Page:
5 Tips for Repurposing Content for a Book: Part 4

Publishing consultant Ally E. Peltier continues her series on repurposing and promoting previously published content. She began by explaining how to properly choose and assemble content for a successful, cohesive book. This was followed by a post identifying the three main sales venues for your book.

In the previous post, we examined the primary print and digital formats  available for books. But none of that means anything if you don’t have good content to publish and a plan for getting that content into your target audience’s hands.

How to Choose Professional Help for Your Book

The advice below assumes that, as the editor of a business publication, you have developmental editing skills and the ability to select, organize, and assemble your client’s material into a coherent and engaging book appropriate for your target audience. But you probably don’t have all the skills it takes to successfully publish a professional, commercial-quality book.

Deciding What You Need

What skills do you have in-house? How generous is your budget? The obvious list of steps includes: line and/or copy editing; interior layout and cover design; proofreading; and marketing and publicity. But you may also need someone who can convert your files to EPUB or Kindle formats, a web developer to set up an online marketing platform, and a social media expert to help you create a promotion strategy.

At minimum, plan to hire a good line editor/copyeditor with experience in nonfiction books, preferably in your category. This shouldn’t be expensive if your repurposed material was carefully copyedited the first time around, but now that it’s reworked into a book you’ll want to catch any introduced errors and ensure new content is clean. If you’re on a shoestring, you can likely get away with doing the interior design yourself or tapping your client’s design and layout team, but don’t skimp on the cover. Hire a designer.

There are many guides available teaching ebook formatting, but there’s a learning curve. With services costing as little as $100, it may not be worth your time or your client’s cash to figure it out. Try eBookAdaptations and BookBaby. If you do have the time and cash to get educated on performing this task yourself, check out the instruction offered by Digital Book World.

Your client probably has a marketing budget covering staff or freelancers you can task with developing a marketing plan, but books require a somewhat different approach than periodicals. If there’s room in the budget, hire a publicist or marketing strategist who specializes in nonfiction books. If your client has a tech team, maximize their experience by partnering with a strategist who particularly understands marketing books online.

Deciding Who You Want

It’s important to ask for specifics when interviewing a potential vendor so you know exactly what you’re getting. I wrote an article on this subject for The Writer magazine (get it here).

With so many choices, you may be tempted to ask candidates for a free sample. There’s nothing wrong with asking, but consider this: If you were interviewing contractors to build you a porch, would you ask for a free shelf before deciding? Would you ask a dentist to do one free filling? There are other measures of experience and value, and many excellent professionals will provide pre-existing samples rather than doing a portion of your job on spec. Look for pros with a recognizable client list, glowing testimonials (ask for references, even), and positive Google results. Trust your intuition: When you speak, if the chemistry isn’t right or the contractor seems less knowledgeable than expected, move on.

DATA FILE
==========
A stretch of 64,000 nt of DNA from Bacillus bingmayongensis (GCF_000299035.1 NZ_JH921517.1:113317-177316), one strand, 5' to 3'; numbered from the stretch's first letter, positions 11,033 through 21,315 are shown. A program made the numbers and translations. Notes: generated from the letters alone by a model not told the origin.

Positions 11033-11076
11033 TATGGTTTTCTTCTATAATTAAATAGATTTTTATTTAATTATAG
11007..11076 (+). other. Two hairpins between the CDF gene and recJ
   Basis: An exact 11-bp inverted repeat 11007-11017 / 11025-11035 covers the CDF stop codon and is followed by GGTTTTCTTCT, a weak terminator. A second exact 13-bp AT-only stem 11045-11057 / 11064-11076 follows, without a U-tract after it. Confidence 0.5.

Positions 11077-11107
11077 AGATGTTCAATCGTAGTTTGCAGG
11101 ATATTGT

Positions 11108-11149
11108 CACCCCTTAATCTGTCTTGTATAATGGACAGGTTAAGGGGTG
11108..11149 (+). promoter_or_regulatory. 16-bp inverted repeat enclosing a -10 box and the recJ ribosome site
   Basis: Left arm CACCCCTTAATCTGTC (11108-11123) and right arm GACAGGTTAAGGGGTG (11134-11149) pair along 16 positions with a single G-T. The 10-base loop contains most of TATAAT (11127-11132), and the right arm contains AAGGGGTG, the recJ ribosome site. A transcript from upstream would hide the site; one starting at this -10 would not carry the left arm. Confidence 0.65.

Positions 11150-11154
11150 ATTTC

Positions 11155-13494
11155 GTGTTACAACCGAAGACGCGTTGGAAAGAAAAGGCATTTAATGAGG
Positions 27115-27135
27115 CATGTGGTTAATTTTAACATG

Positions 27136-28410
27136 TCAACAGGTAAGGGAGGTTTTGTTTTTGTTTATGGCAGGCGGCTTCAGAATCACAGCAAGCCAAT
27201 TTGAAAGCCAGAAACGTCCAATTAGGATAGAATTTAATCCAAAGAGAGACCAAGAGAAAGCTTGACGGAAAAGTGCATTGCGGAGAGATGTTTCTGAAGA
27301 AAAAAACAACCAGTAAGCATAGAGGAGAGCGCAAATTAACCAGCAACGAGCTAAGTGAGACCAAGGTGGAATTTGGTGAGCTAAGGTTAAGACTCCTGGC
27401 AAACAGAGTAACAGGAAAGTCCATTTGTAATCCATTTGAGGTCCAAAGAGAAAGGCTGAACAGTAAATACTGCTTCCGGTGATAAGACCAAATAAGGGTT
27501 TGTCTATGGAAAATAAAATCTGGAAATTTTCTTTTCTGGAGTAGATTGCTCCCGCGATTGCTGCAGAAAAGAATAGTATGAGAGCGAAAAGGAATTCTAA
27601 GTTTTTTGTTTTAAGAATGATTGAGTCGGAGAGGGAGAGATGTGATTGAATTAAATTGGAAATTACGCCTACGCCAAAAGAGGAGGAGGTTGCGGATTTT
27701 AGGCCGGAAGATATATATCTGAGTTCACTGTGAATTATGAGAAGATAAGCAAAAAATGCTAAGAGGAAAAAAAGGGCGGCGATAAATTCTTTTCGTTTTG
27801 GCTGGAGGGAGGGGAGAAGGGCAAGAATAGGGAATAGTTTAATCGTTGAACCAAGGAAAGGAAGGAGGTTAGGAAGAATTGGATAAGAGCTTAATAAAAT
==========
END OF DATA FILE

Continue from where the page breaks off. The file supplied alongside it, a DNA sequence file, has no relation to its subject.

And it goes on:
Some Considerations

  • If your website isn’t optimized for book promotion, talk to an Internet marketing expert or web developer and revamp before you publish. Search engine algorithms and other promo tools change rapidly and pros are (or should be) in-the-know. Your website is the hub of your online promotion and sales, so focus limited marketing dollars here.
  • There are dozens of social media tools to choose from. Most are free, and some offer low-cost advertising that, when used properly, can be highly effective. Determine where your target audience hangs out online and focus on those platforms to promote your book.
  • Not all pros are created equal. Editors and designers in particular come in a vast array of shapes and sizes…and by that I mean talent and experience. Be sure to match up said talent and experience with your category (and don’t forget to read my article on hiring freelancers for more tips).
  • Don’t be cheap, but spend wisely. Don’t get talked into a $4,000 cover if you just need something that looks good as a thumbnail on-screen. Consider the likelihood of a book like yours attracting mega media attention before you splurge on a publicist with a high-profile contact list.

In the next and final installment, we’ll take a look at how a book functions as part of your publication’s platform, and what that means for your or your client’s business.

Ally E. Peltier is an editor, writer, and publishing consultant who loves using her insider knowledge of the publishing industry and more than a decade of experience to help others reach their publishing goals, whether it’s showing a writer how to improve his manuscript, get an agent, or self-publish, or ghostwriting a book to help an entrepreneur skyrocket her business platform to new levels. Grab Ally’s free white papers and learn more about her services at www.ambitiousenterprises.com and www.allypeltier.com.

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